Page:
1. The sending node wants to know its own firewall status. In this case, the message contains an empty node id and IP endpoint. Note that the sending node may not know its external IP, but the receiving node does. In that case, the receiving node fills in the missing fields and forwards the message to a different peer.

  2. The receiving node is asked to check the firewall status of the node specified by the message's node id and IP endpoint, probably because the sending node has forwarded a request as described above. If the receiving node is already connected to the target node, it prepares (but doesn't send, BUG???) a reply indicating that it is unable to check. Otherwise, it attempts to connect to the specified node, marking the peer_connection object with an appropriate firewall_check_state. If a connection attempt succeeds or fails for a peer that is thus marked, a check_firewall_reply_message is sent back to the node from which the check_firewall_message was received.


Like the request, the reply can mean different things depending on the origin of the request. Unsolicited replies are ignored.

If the receiving node was the originator of the request, it updates its view of itself (i. e. its externally visible endpoint and firewall status) according to the reply.

If the receiving node had forwarded the request, it forwards the reply to the originating node. In case of success it also updates its own peer database accordingly. An unable_to_check reply leads to the request being forwarded to another peer.


current_time_request_message is sent after a successful handshake, and also in regular intervals on otherwise idle connections (as a keepalive mechanism).

Upon receiving one, a node immediately sends back a current_time_reply_message.


When a node receives a current_time_reply_message, it updates the internal clock_offset and round_trip_delay fields associated with the sending node, by calculating approximate values for these from the fields of the message structure.


Currently never sent by core code. Node replies with get_current_connections_reply_message.


Ignored by receiving node.

trx_message and block_message

trx_messages contain transactions and block_messages contain blocks (obviously).

The P2P layer handles them both in the same way: if they were sent unsolicited, they are ignored. If they were asked for, they are forwarded to the application layer and processed, i. e. transactions are applied to the chain and blocks are either applied or added to the fork database. If processing was successful, they are added to the list of known items, which is then broadcast to all connected peers.


advertise_inventory_loop generates and broadcasts item_ids_inventory_message to all connected peers whenever new items appear in the local inventory. Only "new" items are sent to a peer, i. e. items that we have neither sent to nor received from it.

When such a message is received from a peer, all items that are not locally available yet are added to our knowledge of the peer's inventory, and will eventually be fetched by the fetch_items loop.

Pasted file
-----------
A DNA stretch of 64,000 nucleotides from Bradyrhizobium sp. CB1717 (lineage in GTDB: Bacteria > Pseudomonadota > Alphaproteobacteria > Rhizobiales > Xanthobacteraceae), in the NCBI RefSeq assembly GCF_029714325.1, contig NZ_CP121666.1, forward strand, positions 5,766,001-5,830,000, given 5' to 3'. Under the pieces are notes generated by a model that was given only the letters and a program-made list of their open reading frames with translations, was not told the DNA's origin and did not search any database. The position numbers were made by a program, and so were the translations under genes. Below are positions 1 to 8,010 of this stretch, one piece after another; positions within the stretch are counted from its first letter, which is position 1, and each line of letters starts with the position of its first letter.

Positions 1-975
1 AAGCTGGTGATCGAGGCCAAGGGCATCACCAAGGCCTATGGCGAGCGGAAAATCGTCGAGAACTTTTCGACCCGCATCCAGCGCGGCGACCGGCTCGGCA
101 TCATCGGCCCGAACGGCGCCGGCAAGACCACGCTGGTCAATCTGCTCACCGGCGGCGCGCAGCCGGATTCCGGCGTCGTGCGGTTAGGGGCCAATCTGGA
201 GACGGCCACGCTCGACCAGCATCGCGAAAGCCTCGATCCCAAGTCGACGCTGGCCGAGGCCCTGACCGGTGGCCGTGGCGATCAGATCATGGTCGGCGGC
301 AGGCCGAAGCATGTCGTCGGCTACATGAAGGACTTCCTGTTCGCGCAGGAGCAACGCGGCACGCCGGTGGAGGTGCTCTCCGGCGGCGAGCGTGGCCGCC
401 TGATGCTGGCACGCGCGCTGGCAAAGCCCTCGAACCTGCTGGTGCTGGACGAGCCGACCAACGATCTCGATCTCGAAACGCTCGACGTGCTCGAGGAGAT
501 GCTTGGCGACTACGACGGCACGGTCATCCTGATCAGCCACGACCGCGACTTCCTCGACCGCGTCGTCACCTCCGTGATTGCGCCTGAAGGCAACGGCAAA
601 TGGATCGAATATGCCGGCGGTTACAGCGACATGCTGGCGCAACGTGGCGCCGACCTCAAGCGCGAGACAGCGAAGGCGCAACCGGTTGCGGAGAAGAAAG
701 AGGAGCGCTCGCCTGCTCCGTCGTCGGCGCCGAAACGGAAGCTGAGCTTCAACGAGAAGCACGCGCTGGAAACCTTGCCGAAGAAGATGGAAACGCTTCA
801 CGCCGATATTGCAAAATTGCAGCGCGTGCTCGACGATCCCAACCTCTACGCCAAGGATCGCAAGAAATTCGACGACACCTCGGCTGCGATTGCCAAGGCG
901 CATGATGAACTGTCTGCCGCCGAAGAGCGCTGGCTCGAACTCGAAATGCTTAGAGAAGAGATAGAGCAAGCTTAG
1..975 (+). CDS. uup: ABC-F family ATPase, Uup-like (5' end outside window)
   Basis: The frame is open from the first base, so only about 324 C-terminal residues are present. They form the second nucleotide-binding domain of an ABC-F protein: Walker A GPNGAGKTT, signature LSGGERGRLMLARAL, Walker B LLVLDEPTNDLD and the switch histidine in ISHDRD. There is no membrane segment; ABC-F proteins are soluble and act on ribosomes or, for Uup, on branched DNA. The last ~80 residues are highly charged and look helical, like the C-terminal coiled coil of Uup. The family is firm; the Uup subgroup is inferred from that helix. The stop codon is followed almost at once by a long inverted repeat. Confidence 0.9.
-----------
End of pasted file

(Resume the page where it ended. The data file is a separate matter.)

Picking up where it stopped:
Note: the cache timeout for detecting "new" items per peer is GRAPHENE_NET_MAX_INVENTORY_SIZE_IN_MINUTES (currently 2).


fetch_items_message is used by fetch_items_loop and fetch_sync_items_loop to request items from peers.

Upon receiving a fetch_items_message, the node responds with one message per requested item. For items that it doesn't know about it sends an item_not_available_message, for others it replies with a corresponding trx_message or block_message, depending on the requested item type.


When a node receives this in response to a fetch_items_message requesting that item, it is removed from our cache of the peer's inventory. If it was a sync item, the node stops fetching blocks from that peer, and possibly disconnects.

The message is ignored if the corresponding item wasn't requested.


fetch_blockchain_item_ids_message and its response counterpart, blockchain_item_ids_inventory_message, form the backbone of the blockchain synchronization mechanism. Sychronization with a peer is started immediately after the initial handshake has been completed, and re-triggered whenever a new block has been applied to the chain successfully.

The message contains a synopsis of the undoable blocks the sending node has on its main chain. The receiving node compares this with its own list of known blocks. The following outcomes are possible:

  1. The receiving peer is on a fork that is unreachable for the sender, i. e. the synopsis contains no block IDs that are on its main chain.
  2. The peers are on different forks but the sender could switch if it wanted to.
  3. The receiver is ahead of the sender, i. e. it has blocks that the other one needs.
  4. The peers are in sync.
  5. The receiver is behind the sender and needs blocks from them.

In the first case (unreachable fork), the node replies with empty list, then disconnects the sender. In all other cases, the node replies with a (possibly empty) list of up to 2000 block IDs from its main chain that it thinks the sender needs. In addition, in cases 2 (reachable fork) and 5 (receiver behind sender), the receiving node also restarts synchronization with the peer by sending a new fetch_blockchain_item_ids_message.

Note: a node never sends item IDs that are not on its main chain, even if the sender is on a fork that it knows about.


If this message is received unsolicited, i. e. not in response to a previously sent fetch_blockchain_item_ids_message, it is ignored.

Otherwise, the contained list is checked for plausibility, and if successful it is merged into the cached list of blocks the peer knows about. If the sending peer has items that the receiving node needs, the fetch_sync_items_loop is triggered, otherwise another batch of item IDs is requested by sending a new fetch_blockchain_item_ids_message.